SOME COPIES OF “BURNING LOVE” may be the most valuable commercially-issued Elvis single of the ’70s! Despite its last sale on eBay for almost a thousand dollars, many collectors are unaware of this record’s value or its origin. This article addresses those facts and warns readers that this rarity has been bootlegged and these counterfeit copies are being sold to unsuspecting fans!
For several months in 1974, a weird gray label turned up on RCA Victor’s latest 45 rpm singles. It wasn’t a strong, distinct gray but a sort of washed-out gray that gave the records giving it a sickly look. These gray labels didn’t last long, only finding their way onto a pair of Presley hits: Burning Love from 1972 and Promised Land from 1974. Then they were gone!
The US pressing of “Burning Love” with gray labels may be the most valuable Elvis single of the ’70s and it has been bootlegged!
According to Frank Daniels’ research into RCA Victor label designs, this gray label was used at the Indianapolis planet as a “transitional substitute for the orange label” until the company switched to the new light brown/tan label in 1975. Frank estimates that the grays were used between August and November 1974 while the plant at Hollywood continued using orange labels: “Clearly, most of the gray labels came out for singles that were still selling when Indianapolis ran out of orange labels in August.” 1
My own research gave me the same results. Numerically, the earliest single that I found with a gray label was APB0-0295, John Denver’s Annie’s Song / Cool An’ Green An’ Shady. As this was originally released in June 1974, the first pressings from both Hollywood and Indianapolis have orange labels. Copies with gray labels are probably second pressings.
I followed the grays to January 1975 with the last record that I found with gray labels was PB-10154, White Heat’s If That’s The Way You Feel (Then Let’s Fall In Love) / Take A Look At Yourself (Before You Frown On Somebody Else). This means that there could be more than one hundred RCA singles from 1974–1975 with gray labels, a few of which may be later pressings. 2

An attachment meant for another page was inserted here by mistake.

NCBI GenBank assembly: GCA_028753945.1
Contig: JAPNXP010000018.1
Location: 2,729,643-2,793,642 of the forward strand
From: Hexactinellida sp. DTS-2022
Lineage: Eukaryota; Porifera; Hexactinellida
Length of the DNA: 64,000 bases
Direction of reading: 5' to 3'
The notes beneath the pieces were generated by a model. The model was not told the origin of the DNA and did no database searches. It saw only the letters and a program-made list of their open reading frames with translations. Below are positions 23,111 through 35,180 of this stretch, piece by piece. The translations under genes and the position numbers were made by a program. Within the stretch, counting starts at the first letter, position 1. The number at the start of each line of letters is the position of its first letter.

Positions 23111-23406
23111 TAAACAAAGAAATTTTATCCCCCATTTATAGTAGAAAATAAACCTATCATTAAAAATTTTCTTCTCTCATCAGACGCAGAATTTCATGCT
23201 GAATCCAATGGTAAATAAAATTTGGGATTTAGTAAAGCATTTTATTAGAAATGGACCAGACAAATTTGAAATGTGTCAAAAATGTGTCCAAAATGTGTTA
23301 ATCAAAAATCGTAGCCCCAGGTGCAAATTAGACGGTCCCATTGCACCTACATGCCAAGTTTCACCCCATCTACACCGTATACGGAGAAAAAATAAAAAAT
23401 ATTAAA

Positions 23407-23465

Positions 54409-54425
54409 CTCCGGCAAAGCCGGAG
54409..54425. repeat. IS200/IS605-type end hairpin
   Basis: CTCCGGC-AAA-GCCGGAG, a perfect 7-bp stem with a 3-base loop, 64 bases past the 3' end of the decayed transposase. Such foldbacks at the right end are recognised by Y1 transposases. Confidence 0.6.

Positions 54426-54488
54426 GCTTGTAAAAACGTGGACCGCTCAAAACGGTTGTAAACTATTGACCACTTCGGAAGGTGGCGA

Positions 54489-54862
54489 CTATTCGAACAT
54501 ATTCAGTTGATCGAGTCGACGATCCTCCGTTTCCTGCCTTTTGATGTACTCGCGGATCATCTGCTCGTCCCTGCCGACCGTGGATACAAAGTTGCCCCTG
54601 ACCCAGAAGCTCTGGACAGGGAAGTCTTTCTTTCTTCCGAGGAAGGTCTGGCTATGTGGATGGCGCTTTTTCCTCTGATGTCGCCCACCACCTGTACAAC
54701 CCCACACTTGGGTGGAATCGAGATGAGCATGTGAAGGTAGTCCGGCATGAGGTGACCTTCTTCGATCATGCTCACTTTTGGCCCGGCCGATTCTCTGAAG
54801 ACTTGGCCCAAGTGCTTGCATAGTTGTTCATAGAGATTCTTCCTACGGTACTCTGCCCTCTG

In most cases, these second pressings were manufactured in considerably smaller amounts than the initial orange label records. Consequently, the grays are considerably rarer than the oranges. Most collectors don’t seem to care, but Elvis collectors do.
There are two picture sleeves for 74–0769, “Burning Love” / “It’s A Matter Of Time.” This sleeve with a thumb-notch cut into the top of the front face is considerably rarer than the sleeve with the straight cut across the top (see below). Most collectors are unaware of the disparity in availability between the two so they are usually valued similarly.
Fifty shades of gray
If you look for copies of these gray label singles on the internet, you will find them in various shades and tones of gray. In fact, some of them look more tan than gray! Paul Combs of the Elvis Records website has been looking into these gray label records a lot longer than I have. On his site, he noted, “There are many shades of gray. From a solid light gray to partial light gray to orangish gray to near orange gray.”
It seems that any RCA single manufactured at the Indianapolis plant in the last few months of 1974 that is not obviously the light brown/tan label that became the company’s new norm in 1975 is considered to be some shade of gray. So the images that I have posted below show a variety of gray labels that look different from each other.